Do you believe that we have to make changes in surgical rooms in order to decrease the aerosol virus spread and the risk in the anesthesia .. for example negative pressure rooms?

Negative pressure room is great if you are treating infectious/symptomatic patients; however, for IVF, it is recommended not to treat (or stop the treatment) if a patient test positive.

 

This is the debate. We all agree that Infertility is a disease and not an elective procedure. But in the time when other non-life threatening procedures are being postponed, should we limit IVF procedures to only those that a delay of several months would be detrimental. Don’t forget that it is very difficult to demonstrate that one month of delay can be detrimental for a woman aged or with bad ovarian reserve and so really we think that a bad prognosis for these patients can change?

This is a notion that many agrees in most part, and for instance ASRM guideline is reflective of it in part

 

What about patients with hyperstimulation syndrome or further problems after Ivf that are overloading health cares systems? Has anyone been thinking also at this problem or considering this factor when deciding when and how to restart?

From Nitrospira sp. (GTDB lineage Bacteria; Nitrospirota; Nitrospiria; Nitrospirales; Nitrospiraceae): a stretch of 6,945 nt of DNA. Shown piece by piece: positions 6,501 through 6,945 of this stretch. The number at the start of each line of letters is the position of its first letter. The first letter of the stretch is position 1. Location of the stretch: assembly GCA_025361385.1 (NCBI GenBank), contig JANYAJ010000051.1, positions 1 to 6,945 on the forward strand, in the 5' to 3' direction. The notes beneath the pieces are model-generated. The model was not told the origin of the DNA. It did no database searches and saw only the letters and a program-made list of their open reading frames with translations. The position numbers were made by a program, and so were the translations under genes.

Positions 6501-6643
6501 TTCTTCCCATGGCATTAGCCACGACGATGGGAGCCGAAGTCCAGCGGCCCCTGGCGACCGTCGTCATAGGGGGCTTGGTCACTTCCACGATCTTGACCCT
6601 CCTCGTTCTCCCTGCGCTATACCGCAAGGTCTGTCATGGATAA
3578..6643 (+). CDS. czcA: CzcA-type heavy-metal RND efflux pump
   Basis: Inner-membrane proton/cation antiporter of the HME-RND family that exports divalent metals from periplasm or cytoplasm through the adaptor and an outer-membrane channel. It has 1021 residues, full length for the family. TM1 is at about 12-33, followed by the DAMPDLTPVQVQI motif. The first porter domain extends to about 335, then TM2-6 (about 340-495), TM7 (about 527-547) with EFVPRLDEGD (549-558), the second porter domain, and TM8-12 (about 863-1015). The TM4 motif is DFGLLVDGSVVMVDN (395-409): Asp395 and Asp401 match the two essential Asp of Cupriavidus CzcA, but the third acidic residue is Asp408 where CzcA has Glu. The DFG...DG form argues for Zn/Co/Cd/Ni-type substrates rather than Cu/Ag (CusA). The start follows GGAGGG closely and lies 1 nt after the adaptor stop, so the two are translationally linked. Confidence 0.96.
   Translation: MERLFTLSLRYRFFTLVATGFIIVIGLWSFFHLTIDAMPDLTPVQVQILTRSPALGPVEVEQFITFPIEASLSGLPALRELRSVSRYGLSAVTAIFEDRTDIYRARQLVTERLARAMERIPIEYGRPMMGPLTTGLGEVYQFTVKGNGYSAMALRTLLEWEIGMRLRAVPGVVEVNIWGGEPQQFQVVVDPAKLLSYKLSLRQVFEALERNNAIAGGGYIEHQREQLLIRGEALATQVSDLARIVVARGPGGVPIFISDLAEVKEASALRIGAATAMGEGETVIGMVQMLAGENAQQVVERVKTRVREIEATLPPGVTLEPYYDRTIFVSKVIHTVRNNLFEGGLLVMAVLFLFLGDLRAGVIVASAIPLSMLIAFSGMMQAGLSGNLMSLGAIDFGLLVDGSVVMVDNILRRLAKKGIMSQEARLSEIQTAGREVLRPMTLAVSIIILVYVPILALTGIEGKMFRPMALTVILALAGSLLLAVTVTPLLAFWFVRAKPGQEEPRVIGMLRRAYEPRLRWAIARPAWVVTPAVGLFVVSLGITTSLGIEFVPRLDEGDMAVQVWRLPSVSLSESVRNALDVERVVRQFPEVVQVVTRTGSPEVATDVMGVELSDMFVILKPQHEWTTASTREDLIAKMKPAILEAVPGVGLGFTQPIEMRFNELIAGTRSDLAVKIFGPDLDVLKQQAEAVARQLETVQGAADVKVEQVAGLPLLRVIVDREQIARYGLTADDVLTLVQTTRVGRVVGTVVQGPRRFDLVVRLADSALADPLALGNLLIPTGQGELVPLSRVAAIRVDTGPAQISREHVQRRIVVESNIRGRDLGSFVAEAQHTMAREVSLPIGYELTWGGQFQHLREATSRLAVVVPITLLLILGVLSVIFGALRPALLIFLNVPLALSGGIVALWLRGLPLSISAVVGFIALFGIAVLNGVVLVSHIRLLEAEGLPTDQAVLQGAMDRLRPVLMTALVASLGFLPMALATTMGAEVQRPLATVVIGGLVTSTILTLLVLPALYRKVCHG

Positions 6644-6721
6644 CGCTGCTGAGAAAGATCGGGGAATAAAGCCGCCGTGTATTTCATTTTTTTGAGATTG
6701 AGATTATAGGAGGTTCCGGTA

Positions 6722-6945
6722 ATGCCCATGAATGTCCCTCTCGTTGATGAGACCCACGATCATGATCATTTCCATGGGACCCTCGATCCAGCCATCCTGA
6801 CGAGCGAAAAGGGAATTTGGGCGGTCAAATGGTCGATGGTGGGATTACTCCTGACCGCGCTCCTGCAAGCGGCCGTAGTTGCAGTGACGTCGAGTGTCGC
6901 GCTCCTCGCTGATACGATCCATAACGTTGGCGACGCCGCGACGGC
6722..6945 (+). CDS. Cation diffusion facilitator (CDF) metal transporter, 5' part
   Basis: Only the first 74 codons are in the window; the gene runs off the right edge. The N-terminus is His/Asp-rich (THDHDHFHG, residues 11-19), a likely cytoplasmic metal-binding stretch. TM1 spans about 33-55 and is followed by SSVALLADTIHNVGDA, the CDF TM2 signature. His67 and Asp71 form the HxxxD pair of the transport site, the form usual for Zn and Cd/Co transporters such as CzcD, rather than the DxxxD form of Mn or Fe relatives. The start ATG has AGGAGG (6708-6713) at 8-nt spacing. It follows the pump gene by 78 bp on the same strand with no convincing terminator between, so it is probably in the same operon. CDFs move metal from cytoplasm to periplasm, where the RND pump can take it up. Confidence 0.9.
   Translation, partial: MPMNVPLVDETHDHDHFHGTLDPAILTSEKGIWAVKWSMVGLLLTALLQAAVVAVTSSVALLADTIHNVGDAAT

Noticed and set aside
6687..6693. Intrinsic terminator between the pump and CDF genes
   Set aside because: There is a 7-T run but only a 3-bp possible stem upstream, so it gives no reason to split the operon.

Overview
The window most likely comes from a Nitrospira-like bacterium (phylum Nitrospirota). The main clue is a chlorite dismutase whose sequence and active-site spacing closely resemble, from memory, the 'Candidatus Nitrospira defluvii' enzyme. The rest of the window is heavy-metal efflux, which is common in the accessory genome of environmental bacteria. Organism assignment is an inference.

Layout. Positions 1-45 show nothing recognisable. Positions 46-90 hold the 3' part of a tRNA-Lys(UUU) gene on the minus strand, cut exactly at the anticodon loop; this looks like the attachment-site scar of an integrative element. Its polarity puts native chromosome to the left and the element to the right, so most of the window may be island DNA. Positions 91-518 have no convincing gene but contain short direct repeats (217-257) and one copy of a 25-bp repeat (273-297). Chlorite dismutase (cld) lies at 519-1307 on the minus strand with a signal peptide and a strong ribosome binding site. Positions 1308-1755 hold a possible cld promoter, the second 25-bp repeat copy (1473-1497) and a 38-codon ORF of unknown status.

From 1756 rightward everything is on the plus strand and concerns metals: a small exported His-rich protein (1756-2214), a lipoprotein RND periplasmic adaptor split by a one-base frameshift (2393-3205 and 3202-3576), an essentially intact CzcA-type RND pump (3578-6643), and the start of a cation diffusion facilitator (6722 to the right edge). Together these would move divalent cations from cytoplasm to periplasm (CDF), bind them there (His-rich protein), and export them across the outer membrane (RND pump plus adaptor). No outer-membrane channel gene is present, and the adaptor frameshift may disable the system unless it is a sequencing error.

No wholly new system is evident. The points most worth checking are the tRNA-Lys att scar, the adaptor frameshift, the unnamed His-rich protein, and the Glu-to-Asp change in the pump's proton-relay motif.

This is a good point.  However, in “principle” when treating infertile patients, a stimulation protocol should be (and can be) used that avoids (or minimizes) the risk of OHSS (that is independent of the Coronavirus pandemic)

 

Theme 6: Restarting IVF cycles - Staff considerations

 

What are the best ways to protect staff contamination during egg collection (or other procedures) from an infected patient?

Each clinic will have to revise all of its protocols. Lessons from clinics greatly affected by the virus must be disseminated. Infection control and risk analysis should be performed for all stages of treatment. Please see checklists here: https://www.aab.org/images/CRB/2020/PAMF%20and%20COLLEGE%20OF%20REPRODUCTIVE%20BIOLOGY%20REPORT%20on%20COVID19%20%20%20procedures%20FINAL%20%2020200403%20copyright4.pdf